A horrific shooting in California left 13 people dead after a gunman started shooting at a country bar Wednesday night, which brought up questions about gun laws in bars. We looked into how Arkansas’s laws compare to California’s.
"Having more guns is really not the solution to this problem," said Russ Melton, Founder of Diamond Bear Brewery.
About six months ago, Melton added a sign to the entrance to the brewery that says "carrying a handgun is prohibited.”
“I have a concealed carry permit so I’m certainly not opposed to that, but I think there are places it needs to be and places it doesn’t need to be," said Melton.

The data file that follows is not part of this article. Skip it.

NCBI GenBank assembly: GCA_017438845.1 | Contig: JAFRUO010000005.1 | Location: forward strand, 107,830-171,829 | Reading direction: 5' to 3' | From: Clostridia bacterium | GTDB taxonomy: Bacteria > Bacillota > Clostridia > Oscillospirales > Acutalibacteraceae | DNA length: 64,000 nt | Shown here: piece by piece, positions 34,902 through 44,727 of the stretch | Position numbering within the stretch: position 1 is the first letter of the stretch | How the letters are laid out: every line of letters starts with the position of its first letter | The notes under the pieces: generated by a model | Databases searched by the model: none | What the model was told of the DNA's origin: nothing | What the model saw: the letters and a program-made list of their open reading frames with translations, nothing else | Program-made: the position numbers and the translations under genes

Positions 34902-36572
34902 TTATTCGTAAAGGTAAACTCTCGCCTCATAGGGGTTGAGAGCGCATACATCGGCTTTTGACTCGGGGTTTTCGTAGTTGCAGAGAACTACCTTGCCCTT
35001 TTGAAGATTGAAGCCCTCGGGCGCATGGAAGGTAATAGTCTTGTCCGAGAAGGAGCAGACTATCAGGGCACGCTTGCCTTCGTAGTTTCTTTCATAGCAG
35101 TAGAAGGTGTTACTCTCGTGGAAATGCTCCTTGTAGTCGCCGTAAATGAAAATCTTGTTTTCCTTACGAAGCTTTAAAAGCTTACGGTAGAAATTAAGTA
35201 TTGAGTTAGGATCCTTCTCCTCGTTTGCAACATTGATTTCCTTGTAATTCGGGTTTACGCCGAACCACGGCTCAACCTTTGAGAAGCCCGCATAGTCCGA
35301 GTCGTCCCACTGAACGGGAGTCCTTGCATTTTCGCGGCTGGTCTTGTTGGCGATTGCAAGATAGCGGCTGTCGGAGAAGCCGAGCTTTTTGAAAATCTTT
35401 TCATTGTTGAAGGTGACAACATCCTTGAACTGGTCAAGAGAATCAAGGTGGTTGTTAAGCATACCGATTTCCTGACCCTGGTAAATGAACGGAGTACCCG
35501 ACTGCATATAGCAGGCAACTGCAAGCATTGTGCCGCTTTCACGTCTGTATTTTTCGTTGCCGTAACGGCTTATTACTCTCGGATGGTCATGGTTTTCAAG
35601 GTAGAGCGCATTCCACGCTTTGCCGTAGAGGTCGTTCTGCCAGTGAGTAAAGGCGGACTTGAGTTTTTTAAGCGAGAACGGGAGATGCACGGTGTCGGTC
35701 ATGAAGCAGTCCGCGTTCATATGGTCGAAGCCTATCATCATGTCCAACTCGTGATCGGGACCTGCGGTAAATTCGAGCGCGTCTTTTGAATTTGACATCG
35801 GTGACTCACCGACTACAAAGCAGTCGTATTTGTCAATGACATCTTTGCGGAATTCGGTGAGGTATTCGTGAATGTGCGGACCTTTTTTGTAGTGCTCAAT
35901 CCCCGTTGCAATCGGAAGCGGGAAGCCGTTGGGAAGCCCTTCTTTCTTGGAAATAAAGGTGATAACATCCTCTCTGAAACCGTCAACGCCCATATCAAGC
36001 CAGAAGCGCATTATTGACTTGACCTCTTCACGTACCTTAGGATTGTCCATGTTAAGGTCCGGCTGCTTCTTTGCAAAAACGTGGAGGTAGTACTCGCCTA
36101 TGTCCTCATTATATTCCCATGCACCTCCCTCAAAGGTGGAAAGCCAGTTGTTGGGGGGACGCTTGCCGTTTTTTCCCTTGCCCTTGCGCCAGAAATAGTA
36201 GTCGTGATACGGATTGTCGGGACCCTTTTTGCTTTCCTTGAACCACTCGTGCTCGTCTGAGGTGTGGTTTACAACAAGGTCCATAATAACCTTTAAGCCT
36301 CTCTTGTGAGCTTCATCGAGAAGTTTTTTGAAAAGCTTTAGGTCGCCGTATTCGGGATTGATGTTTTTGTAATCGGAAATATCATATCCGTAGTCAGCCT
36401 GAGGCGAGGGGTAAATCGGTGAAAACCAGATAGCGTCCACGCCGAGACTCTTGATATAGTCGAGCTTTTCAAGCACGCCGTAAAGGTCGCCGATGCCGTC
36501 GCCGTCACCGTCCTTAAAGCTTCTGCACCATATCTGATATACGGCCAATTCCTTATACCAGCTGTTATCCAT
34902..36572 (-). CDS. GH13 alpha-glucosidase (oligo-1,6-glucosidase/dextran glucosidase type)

Last year, Arkansas lawmakers approved changes that allow those with an enhanced concealed carry permit to carry in bars if they're not drinking. Bar owners still have the right in Arkansas to prohibit guns in their establishments with verbal or written signs.
The new enhanced carry laws are different than the basic concealed carry. New classes were created requiring those who want to have an enhanced carry permit complete about eight hours of additional training with a shooting test.
Supporters believe this could have stopped the shooter in California.
"It could have neutralized the target or could have taken them out quicker," said Joe Langehennig. “Bad people with guns are going to do bad things. Good people with guns are going to hunt or stop the bad people with guns."
Arkansas laws differ from those in California, which is known for having some of the strictest gun laws, prohibiting even those with concealed carry to carry in bars. Arkansas’s enhanced carry laws also allow those with the permit to carry concealed handguns at college campuses, churches, and state buildings.